Drill is marching, plain and simple. In ancient times, the most powerful, efficient and developed empires developed ways of moving troops from one place to another without them getting mixed up with other troops. The theory was, without drill, masses of soldiers would end up getting lost on the way to battle, and have to fight with just any old unit they could find, instead of the unit they trained with. As time went on, a system of flags was developed which allowed soldiers to find their own units (and side) on the battlefield if they got lost. However, the military quickly discovered that sticking to "formed up" units worked better, as everyone was present when needed for battle. Overall, the drill system worked: soldiers stayed together and could be commanded as a group.
These days, military drill is mostly used for military ceremonies, such as military parades, and to instill pride and discipline during military training (such as basic training). In fact, the military drill manual (a book about six inches thick), confidently states that "drill is the foundation of discipline in battle," and that "this has been proven again and again." For example, back in 2002 and 2003, when the North Koreans claimed that they were developing nuclear weapons, it conducted a huge number of public military parades, and they received lots of attention from the press, who commended on how "modern" and "disciplined" their military was. They could clearly be seen to be skilled; and this would act as a deterrent against many lesser military forces.
For today's military, regular parades in public displays the military as a highly trained, disciplined and professional, military force. Even though the parade itself does not provide any useful function on the battlefield, it instills public confidence in our military forces. A rag-tag military is likely to be unable to put on parades, hence it holds that larger and better military forces can display their discipline by means of public performances.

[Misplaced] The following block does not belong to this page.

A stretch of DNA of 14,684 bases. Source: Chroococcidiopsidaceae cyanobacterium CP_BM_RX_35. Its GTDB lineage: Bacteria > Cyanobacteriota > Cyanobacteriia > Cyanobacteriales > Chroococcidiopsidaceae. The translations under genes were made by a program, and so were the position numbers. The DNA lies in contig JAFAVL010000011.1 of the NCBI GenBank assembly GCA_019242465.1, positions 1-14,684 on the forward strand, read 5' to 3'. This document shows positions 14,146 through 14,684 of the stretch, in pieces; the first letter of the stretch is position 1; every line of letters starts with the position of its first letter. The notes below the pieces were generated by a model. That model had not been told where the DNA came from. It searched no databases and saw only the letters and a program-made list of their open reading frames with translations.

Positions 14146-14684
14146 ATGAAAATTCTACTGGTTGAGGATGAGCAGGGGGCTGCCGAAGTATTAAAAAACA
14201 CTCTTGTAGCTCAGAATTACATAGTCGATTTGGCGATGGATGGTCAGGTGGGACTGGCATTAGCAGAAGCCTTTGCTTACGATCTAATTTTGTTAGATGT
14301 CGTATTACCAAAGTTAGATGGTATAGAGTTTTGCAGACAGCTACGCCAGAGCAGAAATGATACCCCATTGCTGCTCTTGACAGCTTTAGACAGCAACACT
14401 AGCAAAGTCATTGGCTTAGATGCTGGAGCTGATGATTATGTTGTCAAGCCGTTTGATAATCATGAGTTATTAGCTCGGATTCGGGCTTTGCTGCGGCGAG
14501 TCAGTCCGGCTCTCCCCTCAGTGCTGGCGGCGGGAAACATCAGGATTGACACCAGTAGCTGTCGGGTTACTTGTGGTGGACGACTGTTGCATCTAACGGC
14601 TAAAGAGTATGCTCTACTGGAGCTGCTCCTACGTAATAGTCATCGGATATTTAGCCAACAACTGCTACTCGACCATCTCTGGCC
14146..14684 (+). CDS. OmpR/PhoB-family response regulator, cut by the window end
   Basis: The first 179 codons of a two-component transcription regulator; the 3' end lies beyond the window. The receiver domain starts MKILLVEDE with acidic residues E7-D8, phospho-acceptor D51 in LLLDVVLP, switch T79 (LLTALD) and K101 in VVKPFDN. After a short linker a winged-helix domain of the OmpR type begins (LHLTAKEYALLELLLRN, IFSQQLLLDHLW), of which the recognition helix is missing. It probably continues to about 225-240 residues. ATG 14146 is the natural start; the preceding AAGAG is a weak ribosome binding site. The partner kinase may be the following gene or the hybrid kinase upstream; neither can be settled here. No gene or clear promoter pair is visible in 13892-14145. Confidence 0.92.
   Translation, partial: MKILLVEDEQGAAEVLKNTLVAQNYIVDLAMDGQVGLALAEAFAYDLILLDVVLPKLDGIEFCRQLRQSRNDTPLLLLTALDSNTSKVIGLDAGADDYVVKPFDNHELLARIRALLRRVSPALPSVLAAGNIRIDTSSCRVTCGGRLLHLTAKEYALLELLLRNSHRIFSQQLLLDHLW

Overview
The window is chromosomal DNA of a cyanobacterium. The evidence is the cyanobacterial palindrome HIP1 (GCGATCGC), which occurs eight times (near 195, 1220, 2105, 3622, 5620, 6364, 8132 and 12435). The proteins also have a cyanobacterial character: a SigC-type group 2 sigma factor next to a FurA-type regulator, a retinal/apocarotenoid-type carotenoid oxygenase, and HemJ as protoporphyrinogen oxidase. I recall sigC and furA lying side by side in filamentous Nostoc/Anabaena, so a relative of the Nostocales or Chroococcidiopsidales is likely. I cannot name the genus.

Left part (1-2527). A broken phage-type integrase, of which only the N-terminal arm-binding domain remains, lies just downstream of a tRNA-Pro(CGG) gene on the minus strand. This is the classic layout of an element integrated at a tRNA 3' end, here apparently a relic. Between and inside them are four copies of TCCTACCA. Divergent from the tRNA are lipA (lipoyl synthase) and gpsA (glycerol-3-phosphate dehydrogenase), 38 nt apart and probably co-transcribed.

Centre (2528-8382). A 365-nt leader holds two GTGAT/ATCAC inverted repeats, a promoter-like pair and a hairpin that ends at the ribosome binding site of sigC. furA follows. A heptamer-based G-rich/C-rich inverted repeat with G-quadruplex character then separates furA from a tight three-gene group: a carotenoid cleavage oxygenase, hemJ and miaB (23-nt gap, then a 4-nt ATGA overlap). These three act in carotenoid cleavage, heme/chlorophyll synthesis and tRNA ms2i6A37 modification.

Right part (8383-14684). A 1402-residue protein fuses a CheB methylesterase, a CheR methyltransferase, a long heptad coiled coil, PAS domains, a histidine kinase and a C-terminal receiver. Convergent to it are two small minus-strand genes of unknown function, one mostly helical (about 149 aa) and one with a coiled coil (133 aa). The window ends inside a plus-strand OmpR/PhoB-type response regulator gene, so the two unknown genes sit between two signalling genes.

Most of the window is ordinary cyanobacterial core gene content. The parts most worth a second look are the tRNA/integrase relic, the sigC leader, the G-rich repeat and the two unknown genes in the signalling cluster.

There are two basic types of drill: stationary drill and marching drill. Stationary drill is just what it sounds like – drill while not moving (marching). Marching refers to drill movement while actually moving (marching) in formation. Stationary drill are drill movements that are accomplished without marching. The drill positions of “attention” and “parade rest” are two perfect examples. Once you start getting the hang of stationary drill commands, your training instructor will take your unit to the next level, and have you start marching (you march everywhere you go in basic training).
When performing marching drill, both the preparatory command and the command of execution are given as the foot in the direction of the turn strikes the ground. For single formations, the preparatory command is normally given as the heel of the left (right) foot strikes the ground, and the command of execution is given when the heel of the left (right) foot next strikes the ground. For multiple units, time is allowed for the subordinate commanders to give appropriate supplementary commands. The pause between commands is three paces. To march forward from a halt, the command is "Forward, March." This is just one of the many specific commands given to lead the marching group, and they can get somewhat complex and sometimes confusing. There are also very specific ways to move your body - in inches and body formations - in order to create a seamless, organized drill group. But trust me - - as time marches on, you will get in some good practice time with your group at boot camp/basic combat training. Military drill will then become a second nature, and a ceremonial tradition of the military sure to bring a smile on your face (when commanded).